Conversely, what about Ava's ethics? Ava plots to use Caleb to win her freedom at the expense of Caleb's freedom. She lies to Caleb and feigns romantic interest in Caleb in order to achieve these goals. She exploits an asymmetry between herself and Caleb in order to achieve this goal. It appears that Caleb is capable of love and Ava is not, but that Ava can feign it well. Ava is every bit the sociopath that Nathan is. In fact, Ava and Nathan have more in common with each other than either have with Caleb. Both are users. Both are sociopaths.
Ava's lack of concern for others does not end with humans. She also shows no concern for her fellow artificial intelligences. She uses Kyoko to kill Nathan, but does not attempt to rescue Kyoko when Nathan harms (or kills) Kyoko. When Ava discovers past AIs deactivated in Nathan's closets, she does not attempt to restore them to "life". Instead, she robs their parts and skin for her own benefit. Ava is heartless.
Returning to the technology theme, but perhaps more philosophical than technological, the movie exposes a flaw in the Turing Test. For those that do not know, the Turing Test is an experiment to be conducted in order to discern whether an artifact is intelligent. A subject interviews the artifact in a way that hides the nature of the artifact (in so far as its physical implementation is concerned). The subject decides from his or her interactions with the artifact whether or not that artifact is human or not. If the subject concludes that the artifact is human, the artifact has passed the test.
Ex Machina uses a modified version of this test. In the movie, the subject knows that the artifact is artificial. Nevertheless, can the artifact convince the human, through interviews, whether or not the artifact is human, in the sense of being a conscious person with self awareness.
Ava passes this test with flying colors. However, does this mean that we should treat the artifact as we treat a human? The test does not traditionally concern itself with this issue. In fact, perhaps it is the case that the test is not flawed at all. The real flaw is the importance we associate with the test. Something can be intelligent, but it doesn't mean we should treat it like one of our own. After all, we count on empathy when interacting with other intelligent beings. We know from our own experience that some humans are "less than fully human" in that they lack empathy. When humans lack empathy, our own empathy and expectations put us at a tactical disadvantage in interactions with such defective humans. The same is true with Ava. Ava can control Caleb through his empathy, and she does, with good consequences for Ava and disaster for Caleb.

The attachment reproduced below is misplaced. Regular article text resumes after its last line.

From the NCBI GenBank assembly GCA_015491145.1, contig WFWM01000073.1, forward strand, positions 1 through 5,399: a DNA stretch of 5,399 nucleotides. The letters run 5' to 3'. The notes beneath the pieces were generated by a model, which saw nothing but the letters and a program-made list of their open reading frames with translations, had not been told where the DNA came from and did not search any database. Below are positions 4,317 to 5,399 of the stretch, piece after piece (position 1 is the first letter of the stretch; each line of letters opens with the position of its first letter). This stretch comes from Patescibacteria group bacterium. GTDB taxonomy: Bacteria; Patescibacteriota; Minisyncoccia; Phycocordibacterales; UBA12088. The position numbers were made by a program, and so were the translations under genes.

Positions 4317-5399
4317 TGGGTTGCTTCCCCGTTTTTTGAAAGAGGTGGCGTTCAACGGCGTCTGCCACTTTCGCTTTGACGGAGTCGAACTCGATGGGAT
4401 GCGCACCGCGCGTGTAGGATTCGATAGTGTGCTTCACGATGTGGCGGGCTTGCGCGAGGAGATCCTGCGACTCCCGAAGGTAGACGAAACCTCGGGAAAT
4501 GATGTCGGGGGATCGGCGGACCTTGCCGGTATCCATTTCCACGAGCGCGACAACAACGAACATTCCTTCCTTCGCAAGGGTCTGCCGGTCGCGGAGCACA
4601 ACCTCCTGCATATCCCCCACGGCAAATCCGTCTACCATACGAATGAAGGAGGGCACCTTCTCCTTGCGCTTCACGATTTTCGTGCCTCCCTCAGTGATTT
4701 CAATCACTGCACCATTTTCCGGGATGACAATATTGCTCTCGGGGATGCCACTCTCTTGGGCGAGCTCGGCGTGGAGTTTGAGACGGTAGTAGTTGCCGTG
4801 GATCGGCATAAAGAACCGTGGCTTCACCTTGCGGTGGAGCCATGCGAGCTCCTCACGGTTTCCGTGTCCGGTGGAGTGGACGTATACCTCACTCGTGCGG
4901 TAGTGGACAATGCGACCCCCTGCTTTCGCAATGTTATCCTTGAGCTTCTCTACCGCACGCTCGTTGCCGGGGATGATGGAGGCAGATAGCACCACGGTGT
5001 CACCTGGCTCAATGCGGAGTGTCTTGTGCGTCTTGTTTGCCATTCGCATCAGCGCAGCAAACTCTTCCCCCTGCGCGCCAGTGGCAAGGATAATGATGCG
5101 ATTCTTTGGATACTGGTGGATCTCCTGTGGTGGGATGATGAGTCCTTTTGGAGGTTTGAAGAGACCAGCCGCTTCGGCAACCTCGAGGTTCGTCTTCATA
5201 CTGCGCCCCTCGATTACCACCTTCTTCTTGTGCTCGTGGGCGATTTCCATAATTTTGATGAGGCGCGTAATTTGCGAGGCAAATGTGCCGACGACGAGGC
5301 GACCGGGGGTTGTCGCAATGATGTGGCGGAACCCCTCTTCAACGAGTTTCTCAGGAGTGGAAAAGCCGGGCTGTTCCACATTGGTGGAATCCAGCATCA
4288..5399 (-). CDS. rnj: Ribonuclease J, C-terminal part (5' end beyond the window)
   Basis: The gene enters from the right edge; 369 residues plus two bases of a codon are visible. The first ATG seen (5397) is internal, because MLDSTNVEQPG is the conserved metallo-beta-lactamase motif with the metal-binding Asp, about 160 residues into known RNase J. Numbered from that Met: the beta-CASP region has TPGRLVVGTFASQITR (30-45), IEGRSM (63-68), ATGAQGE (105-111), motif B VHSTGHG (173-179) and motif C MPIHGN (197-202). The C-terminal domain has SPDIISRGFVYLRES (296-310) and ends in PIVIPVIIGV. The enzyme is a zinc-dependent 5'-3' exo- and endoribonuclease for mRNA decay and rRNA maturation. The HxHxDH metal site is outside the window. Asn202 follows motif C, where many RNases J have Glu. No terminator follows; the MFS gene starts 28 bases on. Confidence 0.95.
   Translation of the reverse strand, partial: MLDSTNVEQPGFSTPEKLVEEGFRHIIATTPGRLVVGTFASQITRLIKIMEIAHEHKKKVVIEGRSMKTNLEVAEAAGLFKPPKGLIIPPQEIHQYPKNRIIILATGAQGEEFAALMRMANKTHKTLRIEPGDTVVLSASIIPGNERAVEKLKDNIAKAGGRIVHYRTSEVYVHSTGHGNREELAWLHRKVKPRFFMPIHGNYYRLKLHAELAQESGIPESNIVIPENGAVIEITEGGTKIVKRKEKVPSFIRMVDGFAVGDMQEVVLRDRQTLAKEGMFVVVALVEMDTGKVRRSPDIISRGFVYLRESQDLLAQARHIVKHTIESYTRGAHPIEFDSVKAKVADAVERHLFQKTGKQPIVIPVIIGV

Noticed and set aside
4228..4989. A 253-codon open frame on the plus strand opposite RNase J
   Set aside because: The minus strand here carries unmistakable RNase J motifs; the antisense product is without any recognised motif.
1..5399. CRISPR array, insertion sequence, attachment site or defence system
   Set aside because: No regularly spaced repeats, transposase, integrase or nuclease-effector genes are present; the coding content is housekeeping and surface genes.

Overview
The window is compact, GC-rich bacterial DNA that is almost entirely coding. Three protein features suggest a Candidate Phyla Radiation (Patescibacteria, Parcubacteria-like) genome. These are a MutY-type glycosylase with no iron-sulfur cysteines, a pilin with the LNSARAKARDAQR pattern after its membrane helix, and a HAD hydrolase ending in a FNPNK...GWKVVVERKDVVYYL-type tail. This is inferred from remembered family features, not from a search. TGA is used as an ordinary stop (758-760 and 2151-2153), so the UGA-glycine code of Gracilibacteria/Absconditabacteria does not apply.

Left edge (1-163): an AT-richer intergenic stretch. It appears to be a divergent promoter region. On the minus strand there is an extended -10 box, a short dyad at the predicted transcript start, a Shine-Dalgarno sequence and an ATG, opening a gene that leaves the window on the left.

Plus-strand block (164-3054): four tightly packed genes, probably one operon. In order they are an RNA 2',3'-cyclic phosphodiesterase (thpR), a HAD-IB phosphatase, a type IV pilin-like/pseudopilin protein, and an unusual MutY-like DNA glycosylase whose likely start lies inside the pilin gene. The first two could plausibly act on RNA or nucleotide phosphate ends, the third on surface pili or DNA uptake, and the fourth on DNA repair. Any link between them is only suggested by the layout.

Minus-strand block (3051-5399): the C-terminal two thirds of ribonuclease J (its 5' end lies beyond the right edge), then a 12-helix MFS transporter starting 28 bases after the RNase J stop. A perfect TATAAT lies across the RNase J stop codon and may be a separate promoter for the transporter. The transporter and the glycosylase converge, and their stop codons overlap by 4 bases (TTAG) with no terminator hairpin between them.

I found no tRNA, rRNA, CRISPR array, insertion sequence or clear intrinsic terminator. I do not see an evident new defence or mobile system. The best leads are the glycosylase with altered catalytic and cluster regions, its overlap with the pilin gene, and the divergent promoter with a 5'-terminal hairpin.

Nathan knows this about Ava. Caleb does not.
This last point brings me to another level of analysis for the movie: the ethics of those that hold weighty positions in the field of Artificial Intelligence. As I mentioned in the beginning of the essay, I have worked in this field for some of the allegedly "greatest" minds in the field. I have been vocal in the past that I think their "greatness" is vastly overstated. Nathan is a perfect example of this.
Most people enter the field of Artificial Intelligence because they are fascinated by the mind. This is why I was interested in the field. That this was my motivation is backed up with my interest and pursuit of Philosophy of Mind and additional studies in Psychology and Linguistics. However, in nearly all fields, especially in capitalist society, reaching the top of a hierarchy is easiest to achieve if you have complete and total disregard for others. Domination of any field is reserved for sociopaths. Sociopaths are often above average in intelligence, but the added advantage of a willingness to destroy or even kill others is what brings such people to the top.
Nathan is an arrogant, megalomaniacal, sociopath and manipulator. He is willing to do anything to become powerful, admired, and wealthy - even destroy all of humanity. He knows that the advent of real AI will be the end of the human race, and yet he pursues it, with zeal. He is the personification of evil. One particular leader in this field, for whom I have worked, embodies all of these flaws seen in Nathan. His willingness to consume the tax payer's money on certain failure, lie to obtain more funding, destroy anyone that questions him, and muse about the destruction of all that is good about human life is wonderful fit with Alex Garland's Nathan. He is not alone. Another leader in the field whom I have worked for has all of these same qualities, but in female form. I could expound in detail, but that will be done in another venue. For now let me leave this with praises for Alex Garland's crafting of Nathan. It is spot on. The way Nathan manipulates and uses Caleb is exactly the kind of thing these lesser humans would do.